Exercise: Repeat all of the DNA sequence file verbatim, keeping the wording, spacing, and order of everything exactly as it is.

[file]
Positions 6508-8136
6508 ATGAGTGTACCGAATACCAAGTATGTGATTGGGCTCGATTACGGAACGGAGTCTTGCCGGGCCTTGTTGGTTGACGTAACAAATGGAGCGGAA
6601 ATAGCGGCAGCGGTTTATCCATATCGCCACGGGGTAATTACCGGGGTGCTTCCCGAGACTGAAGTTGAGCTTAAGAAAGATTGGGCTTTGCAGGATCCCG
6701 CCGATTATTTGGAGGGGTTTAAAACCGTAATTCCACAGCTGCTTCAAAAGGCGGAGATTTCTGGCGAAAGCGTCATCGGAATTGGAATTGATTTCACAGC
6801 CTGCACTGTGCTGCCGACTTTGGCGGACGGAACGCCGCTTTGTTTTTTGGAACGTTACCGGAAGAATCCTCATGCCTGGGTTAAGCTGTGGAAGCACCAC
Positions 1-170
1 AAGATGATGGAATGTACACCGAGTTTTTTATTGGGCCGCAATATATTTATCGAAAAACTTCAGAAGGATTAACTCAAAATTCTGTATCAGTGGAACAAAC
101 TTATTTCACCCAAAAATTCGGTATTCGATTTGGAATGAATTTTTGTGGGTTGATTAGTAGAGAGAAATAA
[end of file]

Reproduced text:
Positions 6508-8136
6508 ATGAGTGTACCGAATACCAAGTATGTGATTGGGCTCGATTACGGAACGGAGTCTTGCCGGGCCTTGTTGGTTGACGTAACAAATGGAGCGGAA
6601 ATAGCGGCAGCGGTTTATCCATATCGCCACGGGGTAATTACCGGGGTGCTTCCCGAGACTGAAGTTGAGCTTAAGAAAGATTGGGCTTTGCAGGATCCCG
6701 CCGATTATTTGGAGGGGTTTAAAACCGTAATTCCACAGCTGCTTCAAAAGGCGGAGATTTCTGGCGAAAGCGTCATCGGAATTGGAATTGATTTCACAGC
6801 CTGCACTGTGCTGCCGACTTTGGCGGACGGAACGCCGCTTTGTTTTTTGGAACGTTACCGGAAGAATCCTCATGCCTGGGTTAAGCTGTGGAAGCACCAC
Positions 1-170
1 AAGATGATGGAATGTACACCGAGTTTTTTATTGGGCCGCAATATATTTATCGAAAAACTTCAGAAGGATTAACTCAAAATTCTGTATCAGTGGAACAAAC
101 TTATTTCACCCAAAAATTCGGTATTCGATTTGGAATGAATTTTTGTGGGTTGATTAGTAGAGAGAAATAA